Art Through Fabrication At Speedlab Creations

The decision to stop thinking about doing something, and actually doing it, can result in some pretty spectacular outcomes.

Somewhere north of Houston, Texas is an unassuming workshop in an unassuming neighbourhood. On a street with neatly cut front gardens, sporadically covered with the shade from an abundance of tall trees and where basketball hoops face onto the street, is the home of Speedlab Creations. The peaceful surroundings are pretty much the perfect contrast to the vehicles of power and fury created within the confines this property.

For regular readers of Speedhunters, it will be no surprise that often it’s these modest places that contain some of the most extraordinary things, and Speedlab Creations is another worthy addition to this informal series.


For Jose Jimenez, the brains behind Speedlab Creations (SLC), the journey started 10 years ago in his parents’ garage as Jimenez Racing. Having been around racing since a young age, and being surrounded by talented fabricators, Jose turned his own hands to working and fabricating on his own cars in order to both save money and to not have to depend on others to do the work for him.


“My first car was a 1993 Civic that had a B20 VTEC setup that at the time was very popular to do. It was naturally aspirated and was just lowered on coilovers, a very basic setup. Once that motor gave up, I ended up swapping to a B18C and boosting it with a GReddy-style turbo kit, then upgrading to a Garrett GT35R, and never looked back,” Jose told us. It was around this point in Jose’s life that his love for boost would rise to prominence.


In 2013, Jose formally setup SLC and turned his passion into a career. While his focus has since been primarily on his customers, he has had the time to build multiple cars of note. Maybe one of the most recognisable is the company’s fourth-generation Camaro which debuted at the SEMA Show in 2019.

If you’re thinking that’s a lot of motor and a lot of turbocharger, you would be correct. A 468ci (that’s 7.7-litres) LSX V8 is being force fed by a Garrett 106mm GTX Gen 2 turbo. The not inconsiderable air-to-water intercooler was custom designed and built in-house by SLC, utilising CSF Race cores, and is a significant part of the estimated 2,500hp power output of this car.


While the preference is certainly towards full-blown drag builds, SLC is also an equal opportunities builder and modifier. “Drag cars have been a favorite for a while but the more opportunities to work on exotics are starting to say otherwise,” Jose said.

That’s not to mention their Ford F150 shop truck, complete with Mickey Thompsons and a suspiciously large Garrett, either.

It would be amiss of us not to try and tap into some of SLC and Jose’s own knowledge and experience during our visit. When asked what do people most often overlook when it comes to their own fabrication, Jose replied that “planning is probably the most overlooked, and for me is the most crucial part before even starting a project. Not everything can get ironed out since there will always be hurdles at some point, but having a good game plan can definitely go a long way.”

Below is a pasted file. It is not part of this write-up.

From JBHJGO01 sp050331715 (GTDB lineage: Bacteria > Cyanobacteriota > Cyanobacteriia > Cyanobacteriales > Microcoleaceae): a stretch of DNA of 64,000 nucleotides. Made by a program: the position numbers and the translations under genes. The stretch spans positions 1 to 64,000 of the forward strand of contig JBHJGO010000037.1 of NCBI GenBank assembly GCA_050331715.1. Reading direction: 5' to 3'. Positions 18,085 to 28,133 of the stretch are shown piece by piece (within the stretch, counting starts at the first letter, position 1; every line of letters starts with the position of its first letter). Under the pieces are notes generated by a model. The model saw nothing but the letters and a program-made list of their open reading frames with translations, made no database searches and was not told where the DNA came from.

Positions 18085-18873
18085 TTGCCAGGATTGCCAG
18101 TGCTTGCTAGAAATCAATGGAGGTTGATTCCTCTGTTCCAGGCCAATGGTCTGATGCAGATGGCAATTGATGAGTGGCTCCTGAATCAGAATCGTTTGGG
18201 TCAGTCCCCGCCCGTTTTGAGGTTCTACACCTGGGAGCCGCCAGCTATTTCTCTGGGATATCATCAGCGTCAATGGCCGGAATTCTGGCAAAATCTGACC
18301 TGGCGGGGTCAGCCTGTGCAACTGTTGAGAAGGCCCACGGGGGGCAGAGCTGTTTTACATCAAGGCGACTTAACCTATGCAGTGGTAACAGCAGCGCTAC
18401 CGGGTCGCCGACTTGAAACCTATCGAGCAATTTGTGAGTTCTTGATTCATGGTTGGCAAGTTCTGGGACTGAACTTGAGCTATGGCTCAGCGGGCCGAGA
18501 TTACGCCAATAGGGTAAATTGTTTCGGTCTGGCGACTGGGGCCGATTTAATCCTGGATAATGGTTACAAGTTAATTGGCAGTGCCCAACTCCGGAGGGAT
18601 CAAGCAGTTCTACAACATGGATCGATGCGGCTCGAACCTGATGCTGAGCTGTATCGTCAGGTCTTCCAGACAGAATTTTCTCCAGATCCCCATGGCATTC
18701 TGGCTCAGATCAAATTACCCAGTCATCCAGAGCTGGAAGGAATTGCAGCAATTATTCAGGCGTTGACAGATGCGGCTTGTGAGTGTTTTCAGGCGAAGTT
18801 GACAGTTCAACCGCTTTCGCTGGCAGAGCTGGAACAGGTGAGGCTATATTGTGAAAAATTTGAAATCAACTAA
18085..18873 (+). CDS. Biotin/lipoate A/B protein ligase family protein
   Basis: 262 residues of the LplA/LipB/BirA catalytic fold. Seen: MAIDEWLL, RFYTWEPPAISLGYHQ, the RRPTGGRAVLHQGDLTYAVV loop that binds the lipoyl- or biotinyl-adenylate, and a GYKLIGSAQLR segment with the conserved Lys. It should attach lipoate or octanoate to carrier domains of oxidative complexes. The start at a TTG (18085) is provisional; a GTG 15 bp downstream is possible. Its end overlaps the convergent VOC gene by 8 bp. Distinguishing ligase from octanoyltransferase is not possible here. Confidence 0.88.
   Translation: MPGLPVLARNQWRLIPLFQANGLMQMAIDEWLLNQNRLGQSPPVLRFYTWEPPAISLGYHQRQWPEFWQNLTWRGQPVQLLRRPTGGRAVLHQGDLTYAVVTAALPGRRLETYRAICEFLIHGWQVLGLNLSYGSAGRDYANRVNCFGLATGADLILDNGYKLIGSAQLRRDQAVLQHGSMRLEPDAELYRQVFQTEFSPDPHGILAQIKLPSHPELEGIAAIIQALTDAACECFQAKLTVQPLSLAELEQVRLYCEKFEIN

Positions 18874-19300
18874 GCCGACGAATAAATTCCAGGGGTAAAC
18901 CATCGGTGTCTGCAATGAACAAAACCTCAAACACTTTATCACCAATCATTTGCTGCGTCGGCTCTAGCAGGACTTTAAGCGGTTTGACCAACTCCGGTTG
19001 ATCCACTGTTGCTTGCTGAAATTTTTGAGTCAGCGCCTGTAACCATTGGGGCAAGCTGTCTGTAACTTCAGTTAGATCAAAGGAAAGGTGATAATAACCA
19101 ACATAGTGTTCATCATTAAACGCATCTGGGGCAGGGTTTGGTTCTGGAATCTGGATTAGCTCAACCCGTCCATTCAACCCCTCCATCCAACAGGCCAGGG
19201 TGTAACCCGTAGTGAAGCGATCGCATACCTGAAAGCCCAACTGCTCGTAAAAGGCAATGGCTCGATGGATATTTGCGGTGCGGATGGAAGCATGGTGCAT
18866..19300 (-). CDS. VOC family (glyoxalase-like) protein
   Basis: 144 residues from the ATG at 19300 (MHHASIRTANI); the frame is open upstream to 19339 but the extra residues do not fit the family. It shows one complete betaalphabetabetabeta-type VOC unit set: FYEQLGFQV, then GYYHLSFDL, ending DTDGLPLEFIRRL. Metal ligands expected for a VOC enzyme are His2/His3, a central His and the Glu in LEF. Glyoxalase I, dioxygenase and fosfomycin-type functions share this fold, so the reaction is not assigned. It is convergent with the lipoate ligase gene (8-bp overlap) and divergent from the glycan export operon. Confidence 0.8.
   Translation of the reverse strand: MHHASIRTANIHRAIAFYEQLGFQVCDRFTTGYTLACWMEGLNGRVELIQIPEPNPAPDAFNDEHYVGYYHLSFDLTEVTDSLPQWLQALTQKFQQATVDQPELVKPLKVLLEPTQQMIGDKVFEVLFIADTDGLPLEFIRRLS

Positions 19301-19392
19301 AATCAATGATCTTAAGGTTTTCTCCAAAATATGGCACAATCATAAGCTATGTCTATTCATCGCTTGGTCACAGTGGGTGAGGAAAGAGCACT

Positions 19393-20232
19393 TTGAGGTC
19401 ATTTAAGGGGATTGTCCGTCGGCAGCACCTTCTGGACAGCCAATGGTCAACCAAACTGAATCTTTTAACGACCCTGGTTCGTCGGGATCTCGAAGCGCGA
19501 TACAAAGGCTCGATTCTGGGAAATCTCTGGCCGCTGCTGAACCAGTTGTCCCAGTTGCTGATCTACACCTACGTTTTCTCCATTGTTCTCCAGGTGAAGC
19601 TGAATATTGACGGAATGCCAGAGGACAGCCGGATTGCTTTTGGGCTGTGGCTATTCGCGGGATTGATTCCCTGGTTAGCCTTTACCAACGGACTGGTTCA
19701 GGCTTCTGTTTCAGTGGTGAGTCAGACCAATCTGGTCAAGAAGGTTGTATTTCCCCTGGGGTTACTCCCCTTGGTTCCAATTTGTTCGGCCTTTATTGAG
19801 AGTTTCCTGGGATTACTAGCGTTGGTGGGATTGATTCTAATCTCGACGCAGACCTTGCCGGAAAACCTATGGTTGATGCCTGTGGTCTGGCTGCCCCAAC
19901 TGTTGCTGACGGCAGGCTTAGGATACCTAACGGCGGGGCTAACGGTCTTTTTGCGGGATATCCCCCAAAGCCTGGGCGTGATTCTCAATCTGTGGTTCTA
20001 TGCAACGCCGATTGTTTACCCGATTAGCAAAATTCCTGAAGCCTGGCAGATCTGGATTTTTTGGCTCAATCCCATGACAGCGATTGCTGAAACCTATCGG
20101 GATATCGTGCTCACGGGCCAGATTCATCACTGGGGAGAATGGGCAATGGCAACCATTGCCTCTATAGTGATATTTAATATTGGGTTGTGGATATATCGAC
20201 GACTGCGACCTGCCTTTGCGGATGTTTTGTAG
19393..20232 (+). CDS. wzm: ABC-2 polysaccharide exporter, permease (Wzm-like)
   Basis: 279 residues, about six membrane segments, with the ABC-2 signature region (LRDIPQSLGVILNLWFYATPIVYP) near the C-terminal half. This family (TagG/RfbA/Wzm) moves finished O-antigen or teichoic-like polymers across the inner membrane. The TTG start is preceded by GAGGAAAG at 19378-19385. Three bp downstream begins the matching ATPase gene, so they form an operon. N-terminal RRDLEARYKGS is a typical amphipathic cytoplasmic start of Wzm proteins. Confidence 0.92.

When probed about what his favorite build to date is, he didn’t hesitate in saying that it’s their current 1956 Ford Fairlane. “It’s just different, and such a classic and iconic hotrod for its time,” he said.


Expectations are high for this car. While it’s not finished yet, to give you a rough idea of its potential, the car has enough intercooling to accommodate around 4,000hp courtesy of two CSF 2,000hp air-to-water cores (CSF #8086) contained within a custom 12x12x12-inch intercooler. The cores are pressure tested to 120psi (8.2bar) for maximum reliability in extreme boost applications.

Unsurprising perhaps considering the size of two turbochargers hanging off the front of the car.


The CSF cores are an ideal solution for speciality fabrication shops such as Speedlab Creation. “I’ve always used their products, especially the cores for intercoolers, since we custom build our intercoolers to suit so many different builds,” Jose said.

He added that, “It’s not just the intercooler cores, either. Since CSF also has a very deep line in cooling systems for a variety of different vehicles which helps in the various build processes when you’re not having to make something custom all the time. Their support is a major bonus, especially when you’re a company who is growing within the industry and that they care about the sport as much as we do.”


When Jose made the decision to pick up tools and work on his own car, I wonder was he aware of how that one decision would shape his career and life so significantly? How teaching himself the skills required to be able to offer custom fabrication and precision TIG welding services to a standard which can only be described as art.

Some people only ever think and talk about these things, but other people just get on and do it.

Paddy McGrath
Instagram: pmcgphotos
Vero: pmcgphotos

Photography by Mark Riccioni
Instagram: mark_scenemedia
Twitter: markriccioni

CSF Race is an official Speedhunters Supplier



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Cool write-up & photos.
We need more fabrication articles!
Jose is obviously a terrific TIG welder- that turbo plumbing & the '56 Ford headers are pieces of fine art.
I-on the other hand- am happy when my MIG welds don't suck.


Everything here is cool. No cringey, boring riff raff. Everything was awesome and exhilarating. This is what speedhunters articles should look like!